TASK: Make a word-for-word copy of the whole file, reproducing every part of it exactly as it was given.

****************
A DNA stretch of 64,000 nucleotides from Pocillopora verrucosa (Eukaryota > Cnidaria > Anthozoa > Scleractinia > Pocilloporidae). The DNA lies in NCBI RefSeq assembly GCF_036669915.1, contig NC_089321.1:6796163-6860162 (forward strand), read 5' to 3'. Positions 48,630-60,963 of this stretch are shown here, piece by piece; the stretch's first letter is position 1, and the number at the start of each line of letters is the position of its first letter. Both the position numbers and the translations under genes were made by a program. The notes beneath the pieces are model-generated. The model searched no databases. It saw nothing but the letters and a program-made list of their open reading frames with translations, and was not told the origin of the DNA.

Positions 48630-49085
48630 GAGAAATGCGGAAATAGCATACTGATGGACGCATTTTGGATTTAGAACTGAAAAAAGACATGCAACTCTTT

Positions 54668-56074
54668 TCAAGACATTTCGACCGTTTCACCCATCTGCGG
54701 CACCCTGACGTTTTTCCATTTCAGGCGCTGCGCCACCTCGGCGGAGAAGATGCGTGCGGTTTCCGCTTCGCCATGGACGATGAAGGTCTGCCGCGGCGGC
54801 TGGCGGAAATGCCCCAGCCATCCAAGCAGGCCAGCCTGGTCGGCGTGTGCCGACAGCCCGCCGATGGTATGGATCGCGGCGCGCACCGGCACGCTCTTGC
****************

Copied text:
A DNA stretch of 64,000 nucleotides from Pocillopora verrucosa (Eukaryota > Cnidaria > Anthozoa > Scleractinia > Pocilloporidae). The DNA lies in NCBI RefSeq assembly GCF_036669915.1, contig NC_089321.1:6796163-6860162 (forward strand), read 5' to 3'. Positions 48,630-60,963 of this stretch are shown here, piece by piece; the stretch's first letter is position 1, and the number at the start of each line of letters is the position of its first letter. Both the position numbers and the translations under genes were made by a program. The notes beneath the pieces are model-generated. The model searched no databases. It saw nothing but the letters and a program-made list of their open reading frames with translations, and was not told the origin of the DNA.

Positions 48630-49085
48630 GAGAAATGCGGAAATAGCATACTGATGGACGCATTTTGGATTTAGAACTGAAAAAAGACATGCAACTCTTT

Positions 54668-56074
54668 TCAAGACATTTCGACCGTTTCACCCATCTGCGG
54701 CACCCTGACGTTTTTCCATTTCAGGCGCTGCGCCACCTCGGCGGAGAAGATGCGTGCGGTTTCCGCTTCGCCATGGACGATGAAGGTCTGCCGCGGCGGC
54801 TGGCGGAAATGCCCCAGCCATCCAAGCAGGCCAGCCTGGTCGGCGTGTGCCGACAGCCCGCCGATGGTATGGATCGCGGCGCGCACCGGCACGCTCTTGC